The maximum safe level for perchlorate in drinking water is now 15 times higher than what the EPA declared safe in 2002. Under this new standard, more than 16 million Americans are exposed to unsafe levels of perchlorate in their drinking water, and independent analysis shows anywhere from 20 to 40 million Americans at risk. Perchlorate has been found in the drinking water in 35 states in the U.S.
The EPA is asking for public comment before November 10, 2008.
The Senate Environment and Public Works Committee has endorsed legislation requiring the EPA to set a federal standard for perchlorate and to monitor levels of the chemical in tap water.
Tell the EPA to regulate perchlorate in drinking water:
1. Follow this link.
2. Click on the yellow icon next to "Post Comment"
3. Tell the EPA that you think this decision is harmful to public health!
Sample Electronic Letter:
This is a Public Comment Regarding EPA's refusal to regulate Perchlorate under the Safe Water Drinking Act (Docket ID EPA-HQ-OW-2008-0692):
Perchlorate is a chemical in rocket fuel that has been linked to thyroid problems in pregnant women, newborns and young children. Not regulating this harmful chemical in our drinking water is unacceptable.
Perchlorate is found in drinking water in 35 states, and according to the EPA's own data, 16 million Americans are at risk of being exposed to this dangerous chemical.
Setting a standard for perchlorate will absolutely present 'a meaningful opportunity for health risk reduction.' I urge you to do so in accordance with the Safe Drinking Water Act and protect Americans' health.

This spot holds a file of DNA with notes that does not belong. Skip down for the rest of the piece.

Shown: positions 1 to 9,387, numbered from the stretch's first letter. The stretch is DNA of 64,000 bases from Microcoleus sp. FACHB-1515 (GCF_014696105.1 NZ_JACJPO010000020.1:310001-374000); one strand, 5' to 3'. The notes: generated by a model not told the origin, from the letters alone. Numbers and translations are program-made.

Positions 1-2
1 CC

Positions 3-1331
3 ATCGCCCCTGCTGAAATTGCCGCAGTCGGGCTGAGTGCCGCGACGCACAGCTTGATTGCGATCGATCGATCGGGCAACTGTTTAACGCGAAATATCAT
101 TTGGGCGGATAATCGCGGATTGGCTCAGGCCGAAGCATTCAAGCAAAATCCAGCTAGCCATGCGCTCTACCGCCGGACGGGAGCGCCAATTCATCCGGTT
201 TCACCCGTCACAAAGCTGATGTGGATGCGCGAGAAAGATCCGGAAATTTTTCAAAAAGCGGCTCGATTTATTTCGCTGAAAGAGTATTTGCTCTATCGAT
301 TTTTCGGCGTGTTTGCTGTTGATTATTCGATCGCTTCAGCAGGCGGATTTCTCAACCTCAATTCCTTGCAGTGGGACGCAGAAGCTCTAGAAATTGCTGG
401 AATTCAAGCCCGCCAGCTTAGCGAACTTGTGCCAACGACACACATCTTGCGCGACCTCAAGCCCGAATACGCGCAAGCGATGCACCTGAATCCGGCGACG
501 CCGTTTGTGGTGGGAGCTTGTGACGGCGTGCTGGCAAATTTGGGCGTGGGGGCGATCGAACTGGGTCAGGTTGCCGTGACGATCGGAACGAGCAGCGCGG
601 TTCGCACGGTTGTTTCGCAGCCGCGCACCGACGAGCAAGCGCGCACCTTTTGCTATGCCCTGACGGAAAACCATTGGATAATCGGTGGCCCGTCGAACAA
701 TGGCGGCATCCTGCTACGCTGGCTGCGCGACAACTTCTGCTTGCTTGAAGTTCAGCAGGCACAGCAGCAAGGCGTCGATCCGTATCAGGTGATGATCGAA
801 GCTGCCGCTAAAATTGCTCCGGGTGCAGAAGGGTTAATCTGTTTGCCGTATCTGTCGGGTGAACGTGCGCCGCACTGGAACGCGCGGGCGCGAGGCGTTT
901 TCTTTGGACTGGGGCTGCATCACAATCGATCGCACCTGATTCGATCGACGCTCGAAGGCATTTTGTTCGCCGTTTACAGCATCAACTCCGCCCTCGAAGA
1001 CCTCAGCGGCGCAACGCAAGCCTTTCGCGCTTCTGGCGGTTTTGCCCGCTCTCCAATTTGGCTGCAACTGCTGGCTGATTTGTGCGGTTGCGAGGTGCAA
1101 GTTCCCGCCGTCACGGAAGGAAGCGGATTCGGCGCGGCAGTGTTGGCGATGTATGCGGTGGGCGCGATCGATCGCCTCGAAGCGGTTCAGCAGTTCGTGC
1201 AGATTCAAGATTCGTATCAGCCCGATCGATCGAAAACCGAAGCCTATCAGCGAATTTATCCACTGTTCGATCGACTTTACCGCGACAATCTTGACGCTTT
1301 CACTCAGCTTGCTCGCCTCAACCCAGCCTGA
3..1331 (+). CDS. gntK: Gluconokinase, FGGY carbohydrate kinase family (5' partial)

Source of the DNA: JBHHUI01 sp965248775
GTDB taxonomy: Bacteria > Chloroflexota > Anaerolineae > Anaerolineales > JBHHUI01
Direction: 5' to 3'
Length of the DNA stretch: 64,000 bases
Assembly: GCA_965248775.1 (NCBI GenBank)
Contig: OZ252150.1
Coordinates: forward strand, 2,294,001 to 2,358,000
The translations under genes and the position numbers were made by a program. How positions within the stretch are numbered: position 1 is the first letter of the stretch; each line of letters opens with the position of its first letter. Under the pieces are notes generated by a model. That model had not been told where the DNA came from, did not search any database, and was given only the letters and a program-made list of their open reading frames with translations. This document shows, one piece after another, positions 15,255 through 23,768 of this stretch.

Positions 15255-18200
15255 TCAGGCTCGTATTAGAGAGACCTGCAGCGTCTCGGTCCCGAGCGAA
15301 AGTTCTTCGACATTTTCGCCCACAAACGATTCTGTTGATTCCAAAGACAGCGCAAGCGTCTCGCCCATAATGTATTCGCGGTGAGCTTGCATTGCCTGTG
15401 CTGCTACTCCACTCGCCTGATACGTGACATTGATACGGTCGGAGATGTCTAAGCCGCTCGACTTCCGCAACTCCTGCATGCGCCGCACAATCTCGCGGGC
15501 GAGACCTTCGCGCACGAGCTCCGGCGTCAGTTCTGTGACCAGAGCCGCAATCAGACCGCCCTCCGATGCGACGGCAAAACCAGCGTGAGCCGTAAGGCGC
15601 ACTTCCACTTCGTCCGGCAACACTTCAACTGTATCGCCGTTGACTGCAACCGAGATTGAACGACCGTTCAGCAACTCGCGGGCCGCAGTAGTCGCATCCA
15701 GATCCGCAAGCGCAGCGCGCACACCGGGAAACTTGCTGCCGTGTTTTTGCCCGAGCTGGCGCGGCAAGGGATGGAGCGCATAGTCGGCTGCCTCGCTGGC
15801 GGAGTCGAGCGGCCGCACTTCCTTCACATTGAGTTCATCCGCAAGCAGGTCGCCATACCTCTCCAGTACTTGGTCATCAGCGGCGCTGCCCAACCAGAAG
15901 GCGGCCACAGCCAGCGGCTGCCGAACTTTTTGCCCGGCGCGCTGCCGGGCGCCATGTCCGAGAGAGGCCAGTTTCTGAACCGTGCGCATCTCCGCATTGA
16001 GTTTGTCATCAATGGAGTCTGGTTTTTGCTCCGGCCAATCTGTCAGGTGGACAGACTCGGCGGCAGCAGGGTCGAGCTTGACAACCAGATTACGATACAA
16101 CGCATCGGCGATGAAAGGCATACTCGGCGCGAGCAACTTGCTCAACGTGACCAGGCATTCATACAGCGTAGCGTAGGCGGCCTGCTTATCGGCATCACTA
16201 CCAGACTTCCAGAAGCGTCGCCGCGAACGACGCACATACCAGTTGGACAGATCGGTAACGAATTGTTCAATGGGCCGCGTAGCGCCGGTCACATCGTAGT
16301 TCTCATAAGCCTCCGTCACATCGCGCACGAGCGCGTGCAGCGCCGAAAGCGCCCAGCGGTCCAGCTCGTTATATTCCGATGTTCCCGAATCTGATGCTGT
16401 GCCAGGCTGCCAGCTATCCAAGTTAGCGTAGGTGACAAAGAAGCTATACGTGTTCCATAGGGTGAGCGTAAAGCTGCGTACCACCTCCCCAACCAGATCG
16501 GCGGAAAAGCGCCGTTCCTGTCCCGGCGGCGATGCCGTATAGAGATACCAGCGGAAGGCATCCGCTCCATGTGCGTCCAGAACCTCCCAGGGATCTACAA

Click Here to Learn More.
Michael McCally, MD, PhD
My liege sent me into the countryside
To find his bride-to-be.
The road was rough, the coach driver
somewhat less than careful.
The slipper was cool and smooth
and so very, very small.
I held it in my lap so it would not break,
wondering how any woman
could have feet so dainty
they would fit inside it.
The tour of my liege’s land
did not take very long.
Five villages, a few dozen peasants in each;
some several merchant families;
the eligible daughters of his vassal lords.
Then came the tour of his neighboring peers
and their daughters; not much longer.
When I finally found her,
my stomach clenched to see
what it was that my liege found so winsome.
She was a scarecrow of a girl,
her hair as pale and dry as straw,
red spots pecked on her cheeks,
her hands like little twigs.
She put her foot on my knee
and it weighed nearly nothing,
the bones of her ankle like knobs on a stick.
The glass slipper, tiny as it was,
went on with room to spare.
No wonder she lost it, running away.
Let me just say this:
if the slipper fits, drop it on the stones
and say you lost your grip.
That’s what I did.
There are ships enough at harbor to hide in
and surely, somewhere,
saner lords to serve.
Oh, you can show all those photos
of movie monsters and madmen,
but they don’t scare me.
I’ll tell you what does.
Fate is the matador
getting gored by the bull.
Fate is the hunter
having his own gun backfire into his chest.
Fate is the driver
watching the mountain air open below him
as his car careens over the edge of the cliff.
Fate is the soldier
hearing the whistle increase to a scream
as he scrabbles at dirt that refuses to embrace him.
Fate is three old women
crouching in a forgotten cave,
safe even from prayers now that
mortals no longer believe in them.
Fate is watching your death draw near
and knowing there’s nothing you can do about it
but listen to the cackling of crones.
Which of these combinations do you most want to see published here?
- Cite a community that you enjoy.
- Summarize its purpose and parameters.
- Invite your audience to join the community and/or reply with their favorite communities.
Today's featured community is dawbooks. It's a delightful gathering place for DAW authors and their fans. Regular posts announce newly released novels. People often post reviews and book discussions. If you enjoy speculative fiction, you'll love this community.